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Newspaper Archive of
The Hogansville Herald
Manchester, Georgia
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September 25, 2003     The Hogansville Herald
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September 25, 2003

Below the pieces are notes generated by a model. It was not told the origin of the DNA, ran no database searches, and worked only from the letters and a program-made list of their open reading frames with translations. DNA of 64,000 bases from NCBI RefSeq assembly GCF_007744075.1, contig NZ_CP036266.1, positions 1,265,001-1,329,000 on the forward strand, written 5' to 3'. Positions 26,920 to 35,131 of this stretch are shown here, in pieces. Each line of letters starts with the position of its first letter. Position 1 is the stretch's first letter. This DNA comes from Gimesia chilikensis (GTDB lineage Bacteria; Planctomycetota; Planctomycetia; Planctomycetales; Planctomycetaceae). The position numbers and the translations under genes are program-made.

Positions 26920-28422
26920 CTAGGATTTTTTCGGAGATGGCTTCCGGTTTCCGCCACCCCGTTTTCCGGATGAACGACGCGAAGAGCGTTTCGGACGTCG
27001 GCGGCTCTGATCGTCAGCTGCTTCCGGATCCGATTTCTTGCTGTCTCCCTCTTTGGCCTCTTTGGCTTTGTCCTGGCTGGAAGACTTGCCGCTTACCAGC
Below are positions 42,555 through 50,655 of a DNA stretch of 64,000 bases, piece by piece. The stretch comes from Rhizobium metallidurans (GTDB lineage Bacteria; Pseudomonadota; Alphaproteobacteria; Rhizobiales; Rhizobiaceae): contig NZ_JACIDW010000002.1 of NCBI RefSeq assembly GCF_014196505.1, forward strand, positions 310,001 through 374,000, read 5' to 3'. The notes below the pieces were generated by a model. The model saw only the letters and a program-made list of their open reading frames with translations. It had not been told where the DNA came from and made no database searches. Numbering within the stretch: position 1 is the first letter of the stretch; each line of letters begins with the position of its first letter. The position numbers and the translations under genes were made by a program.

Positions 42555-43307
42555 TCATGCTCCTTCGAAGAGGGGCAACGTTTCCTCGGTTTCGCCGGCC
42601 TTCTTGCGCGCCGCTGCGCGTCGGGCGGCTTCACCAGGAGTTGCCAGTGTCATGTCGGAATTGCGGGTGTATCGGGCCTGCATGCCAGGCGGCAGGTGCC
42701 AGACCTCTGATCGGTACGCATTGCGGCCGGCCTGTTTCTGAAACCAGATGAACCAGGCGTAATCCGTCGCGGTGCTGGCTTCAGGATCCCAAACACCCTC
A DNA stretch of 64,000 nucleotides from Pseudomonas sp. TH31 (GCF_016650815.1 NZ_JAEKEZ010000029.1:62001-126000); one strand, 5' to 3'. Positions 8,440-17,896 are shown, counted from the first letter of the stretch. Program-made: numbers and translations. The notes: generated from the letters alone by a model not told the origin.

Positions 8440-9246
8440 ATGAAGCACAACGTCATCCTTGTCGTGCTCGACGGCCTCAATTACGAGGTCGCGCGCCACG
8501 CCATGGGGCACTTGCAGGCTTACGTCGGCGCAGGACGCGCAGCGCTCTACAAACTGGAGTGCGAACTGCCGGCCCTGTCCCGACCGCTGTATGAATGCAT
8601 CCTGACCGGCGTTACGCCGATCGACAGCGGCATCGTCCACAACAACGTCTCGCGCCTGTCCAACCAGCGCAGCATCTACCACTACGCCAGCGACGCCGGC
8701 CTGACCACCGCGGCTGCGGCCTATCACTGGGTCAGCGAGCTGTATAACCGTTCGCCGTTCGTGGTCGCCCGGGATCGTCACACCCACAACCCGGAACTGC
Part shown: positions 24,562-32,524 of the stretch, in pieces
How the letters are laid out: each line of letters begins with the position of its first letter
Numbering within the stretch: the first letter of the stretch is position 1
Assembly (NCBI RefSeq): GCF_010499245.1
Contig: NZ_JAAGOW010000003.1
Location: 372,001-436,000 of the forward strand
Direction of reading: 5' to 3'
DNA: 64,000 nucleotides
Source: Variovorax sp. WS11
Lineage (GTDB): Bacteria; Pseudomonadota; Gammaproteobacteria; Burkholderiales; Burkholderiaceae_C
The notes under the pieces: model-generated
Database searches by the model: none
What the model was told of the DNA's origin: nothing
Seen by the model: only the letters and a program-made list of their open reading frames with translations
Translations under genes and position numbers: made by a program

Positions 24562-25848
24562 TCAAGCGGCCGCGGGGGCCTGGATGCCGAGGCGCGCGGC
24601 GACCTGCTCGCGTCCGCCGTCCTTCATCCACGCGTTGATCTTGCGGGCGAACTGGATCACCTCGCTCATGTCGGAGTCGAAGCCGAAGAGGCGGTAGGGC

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Or00inions & Ideas PAGE 4 - HOGANSVILLE HOME NEWS - SEPT. 25, 2003 THE HOGANSVILLE HOME NEWS USPS 62O-04O JOHN KUYKENDALL PUBLISHER]EDITOR ItmJnE lis ADVFXRTISING DIREL'I'OR CUNT C'.YBROOK /k,OC I ATE El)rl'Ol ROB RICHARDSON ASSISTAI',rI" EDITOR JAYNE CrOLDSTON BUSINESS IMIAGER Phone (706) 846-3188 - Fax (706) g46-2200 R O. Box 426 ttogansville, Georgia 30230 A 6rim9 hhliratiml Millard B. Grimes, President Our Festival Needs More Volunteers Hogansville officials expect thousands of people in town for the Hummingbird Festival in October, but there's a prob- lem with getting everything ready, according to Bill Stankiewicz, festival chairman. With the festival less than a month away, "We need tons of help (from volunteers," Stankiewicz said this week. "Setting up and breaking down takes an enormous amount of effort. We need everything from troubleshooters to TP patroL.moving tables and manning booths, there is all kinds of work for all kinds of workers. "And it isn't a case of too many chief and not enough Indians; we don't have enough chiefs, either. We need folks that can think on their feet and help manage teams of vol- unteers." "This is the city chance to shine," said city councilman and longtime festival committeeman Jack Leidner, "With so many alumni coming back and all the out-of-town visitors, we want to be at our best. "It would be great to have volunteers that could give at least four hours to the festival during the weekend. And if the can come back on the second day, so much the better. And that's truer this year more than ever since there are so many attractions." Organizers expect arts and crafts wares for sale to fill nearly 150 booths. There's be food, children's rides and entertainment booths. Hogansville and West Side High School alumni will be renewing their rivalry in sporting events. And a Hummingbird Arts Fest will be staged for the first time. It will feature the work of Troup County youngsters. And planners are putting the finishing touches on a two- day Hummingbird Gospel Fest with entertainment going on up and down Main Street. "But we need help to make all this work," said Stankiewicz. "There are lots of people that love this town and we need them to volunteer." People interested in being workers or team chiefs should contact Mary Stewart at 706-637-9497. P olitical P olicy Grimes Publications will accept one article from each can- didate announcing his/her candidacy. This applies to anyone qualifying for political office including the incumbent. The arti- cle must be submitted by the candidate, is limited to 300 words, and one photograph may accompany the article. Articles will only be published in those newspapers primary to the office for which the candidate is seeing g[ect!0n. Letters to t will not be candidates to alle- issues run; no !business. The rate for the news be the 1: inches pur- chased. Deadline as all other advertising, paid for by the place- ment deadline. All political advertising files are open to the pub- lic as required by law. This policy covers all of Grimes Publications and no excep- tions will be allowed. Please contact the advertising director for any questions on political advertising or the publisher for any questions on articles or news. THE HO(;ANSVlI.I.E HOME NEWS is published weekly by the Star-Mercury Publishing Company. a division of Grimes Publications, at 3051 Roovelt Highway. Manchester, Georgia 31816. USPS 620-040. Subscription rates by mail: $20 in Froup, Hams or Meriwether C'ounties; $24 a year elsewhere. Prices include all ,ales taxes. Periodical postage paid at Hogansville, Georgia 30230.Single copy 50. FoR suBscRn'no' call (706) 846-3188 or write to Circulation Manager. Star Mercury Publications, P. O. Box 426, Manchester, Georgia 31816. PIIASl"ER: ,Send address changes to P. O. Box 426. Hogansville, GA 30230. STAFF Publisher and Editor ............................................................................ John Kukyendall advertising Director .................................................................................. Laurie Lewis ,ssociate Editor .............................  ..................................................... Clint Claybrook Business Manager ................................................................................. Jayne Goldston Assistant Editor ...................................................... ; .............................. Rob Richardson Staff Writers .......................................................................... Bryan Geter.Billy Bryant Composing ............................................................ Dewayne Flowers, Robert Weems Legals ...................................................................................................... Jayne Golds,on Firculation Manager ............................................................... Barb.s Arlene Steerman Pres Manager ................................................................................. Wayne Gmchowski Pressroo|n Assistants ..................... Larry Colleges, Zaddie Dixon.Damell McCauley Mailroom Distribution ............................................................................... David Boggs CORPORATE OFFICEIS President ............................................................................................. Millard B. Grimes Vice President .................................. . .............................................. Charlotte S. Grime Executive Vice President and Secretary ........................................ Laura Grimes Corer Freasurer. ...................................................................................... Kathy Grimes Garrett Legal Counsel and Assistant Secretary .............................................. James S. Grimes Best Thing I Learned in From "It Wasn't Easy, But I Sure Had Fun" A friend whose son wants to grow up and be a writer asked me what courses the young man should concen- trate on in high school. To answer, I had to look back on my own high school days. Certainly biology hasn't meant diddly to me as a writer. I could dissect a frog with the best of them in high school, but it hasn't come up since. Neither has algebra or geometry, and I knew they wouldn't at the time. I basi- cally learned everything I need to know about mathe- matics in the third grade, when they taught me to mul- tiply. Two times four is eight, which is how many I need to write today so I can take a couple of weeks off and work on my upcoming novel. LEARNING about ancient history hasn't bene- fitted me. Who cares when Rome was sacked? It should have had a better offensive line. And geography. There's a lot of sand in Saudi Arabia. I could have learned that later in life simply by watching U.S. Marines wishing for a cold beer as they wait for President Bush the first to decide whether or not he's going to get some of them killed. History. When I was inter- viewed for this job, nobody asked me anything about Rutherford B. Hayes. They did teach me gram- mar and punctuation, but that's why we have editors. What I finally decided was the most important course I took in 16 years of schooling was typing. I have used this skill prac- tically every day of my pro- fessional life. Mr. Sheets, the basketball coach, taught me typing my junior year of high school. Typing teachers usually don't get a lot of credit for mold- ing our youth, but in my case I am certainly beholdento Mr. Sheets. I'm not certain how many words I now have to my cred- it, but I type each of them. If you can't type, you're going to be in a helluva mess if you want to be a writer. In the first place you can't get a job with most newspa- pers if you can't type. (This one excepted.) They're going to sit you down at a comput- er and ask you to produce, and I don't care how much you know about computers, if you can't negotiate the key- board, nothing readable is going to appear on the screen in front of you. SOME AUTHORS, I am told, write out their books in longhand. That's because they never learned to they had, they wouldn't scribbling on a sheet of for months at a time, can cause severe pain hands and fingers. That's Edgar His hands and fingers always hurting him. The became so intense he be to see talking ravens. So I told my friend to his son to enroll in a class as soon as possible. "But what about languages?" he asked. "Maybe he ought a little Japanese," I said. They own a golf today. Our publishing try tomorrow. It could pen. game. BY SPECIAL WITH HIS WIDOW, DEDRA, HOME NEWS IS CARR' ED COLUMNS BY GRIZZARD, WHO GREW UP IN BY MORELAND, AND MOST WIDEIN READ WRITER OF HIS BOOKS AND TAPF PRODUCTIONS, P.O. BOX GA 31118-1266 AND WIDE. I Is There a Word from the Lord? :: : ::i:: iii :.ii i : i{ :.i::g  as Americans need to turn our hearts back to God. That leads me to say this. Many people were angered to see the cel- ebration, no matter what the size, taking place in Middle Eastern towns. This celebration was spawned as a result of the col- lapse of the twin towers of The World Trade Center. During this celebration, it was relayed to the viewers that they were praising and thanking God. May I respect- fully, yet unwaveringly sub- mit to you that the god they were supposedly praising is NOT the God of the Bible. Being Muslims, they were praising their false god, Allah. As I heard one preach- er say, "Our God is not asleep." Jehovah God the liv- ing God of glory is still on his throne in Heaven and has matters well in hand. The Psalmist said, "What time I am afraid, I will trust him." Instead of trying to fig- ure God out, simply trust him. As far as is concerned, I pray that as well will trust the ship of God. I believe our ernment is doing what the scripture to protect its citizens bring justice to those have committed thest murder. Paul tells us Romans 13:3-4, "For are not a terror to but to the eviliWilt not be afraid-of the Do that whiet igook thou shalt veralse same. For he is the of God, a revenger to wrath upon him that evil." Our government the biblical mandate authority to seek out bring to justice those doers. No one likes war, one likes the death it but these kinds of acts not be allowed to go swered. In closing may I say ought to simply trust with these matters, pray those who have lost and friends, pray for leaders, pray for our men and women, and as t Bible says, pray for our mies. of the lord, but please do not get the idea that I am saying that the attacks on the World Trade Center and the Pentagon are some sort of sign announcing the coming of the Lord. The lord Jesus could have come before those attacks as biblically as he could have come before them. We just need to understand that as far as God is con- cerned, we are living in the days that are leading up to the coming of the Lord. It could be'soon orit may not, b0t rest assured it is always imminent. The Bible is simply telling us that because of the sinful nature of man., especially the hatred buried deep in the hearts of those who not only carried out these deeds, but also of those who master- minded and funded these deeds, dangerous and diffi- cult days will come. ALTHgUGH the Bible tells us that the wickedness in men will lead to such acts, I nor any one else can be absolutely dogmatic as to why these horrendous crimes were perpetrated upon thou- sands of innocent people. Whatever the reason, we Please forgive me for writing about something that we have all been hearing so much about. I don't claim to be an expert or really have any answers for some of the most difficult questions that have ever been asked. However, I would like to make some observations that I feel are based upon the Bible. Before I make my unsolicited comments, please allow me to say that I am proud to be an American and I thank God.for thprivilege that He has given me to live in such a country as this. As we remember the events of two years ago, and look to the uncertain future, may we be reminded that the Word of God gives us a sure word in an unsure world. The Bible tells us in 2 Timothy 3:1, "This know also, that in the last days perilous times shall come." The word perilous simply means difficult, dangerous, and grievous. We can truly say that the events of 11 September, 2001 are some of the most difficult and griev- ous days of our great nation. By the phrase the last days, Timothy is referring to the days preceding the coming 50 Years Ago... In the . Hogansville Herald Predecessor tothe Hogansville Home Ne# FOUND MONEY - The Herald's new promotion was off to a good with local resident Ralph Wingo actually ing and turning in the dollar bill whose number had appeared in an ad in the week before. By turning it in, he received a $5 bill. : SAD NEWS- The Herald carried word of a funeral service held for a mother and her neW" bom daughter. FLICKS - The Royal Theatre's the week included "Cleopatra" - the 1953 sion starring Claudette Colbert, it would be expensively remade with Taylor Other movies playing that ed the risque-themed "Strange Fascination,,, "an other shocker from the maker of Pickup, which apparently didn't refer to a truck. ,'lslanu in the Sky" with John Wayne was also playing', 1953 BARGAINS- Back then, a lot meals were made from scratch. The Pen Profit advertised muffin, mix for 10 cents, crust for 10 cents and 125 feet of wax for 29 cents. FROM THE CLASSlREDS: 'Wanted: Wi buy 25 laying hens, if priced fight." EVILS OF INFLATION- Hamilton solemnly announced that the price of going up to 80 cents per hundred weight. new price is in line with that of the nearby munities of Newnan and LaGrange, whose is much larger," the local company explained' PIG OUT - A coupon from Clay's Bar" Que Place offered an all-you-can-eat Wingo Finds o i,t Horse Show Ld's Dollar Bill ":' : ................ 5 r a yeu ';':: ,a." L'* V: t... , :tl tilt, ),:, > ) ...... i i 'B' Footballers Play LaGrange r -'r-e * ...... > '::': "'"' >' ............ , ...................... v Wins .................. Opener 14 to 6 ..... ,,., , . _. ,, ..... .a.. .. ,.. .,. .... giwmdCms ',:F,I u Srkr ,;';',o,2";, :,,2',: ............ ;:,, $'::":j,, ......... : ,;,,, ), ..........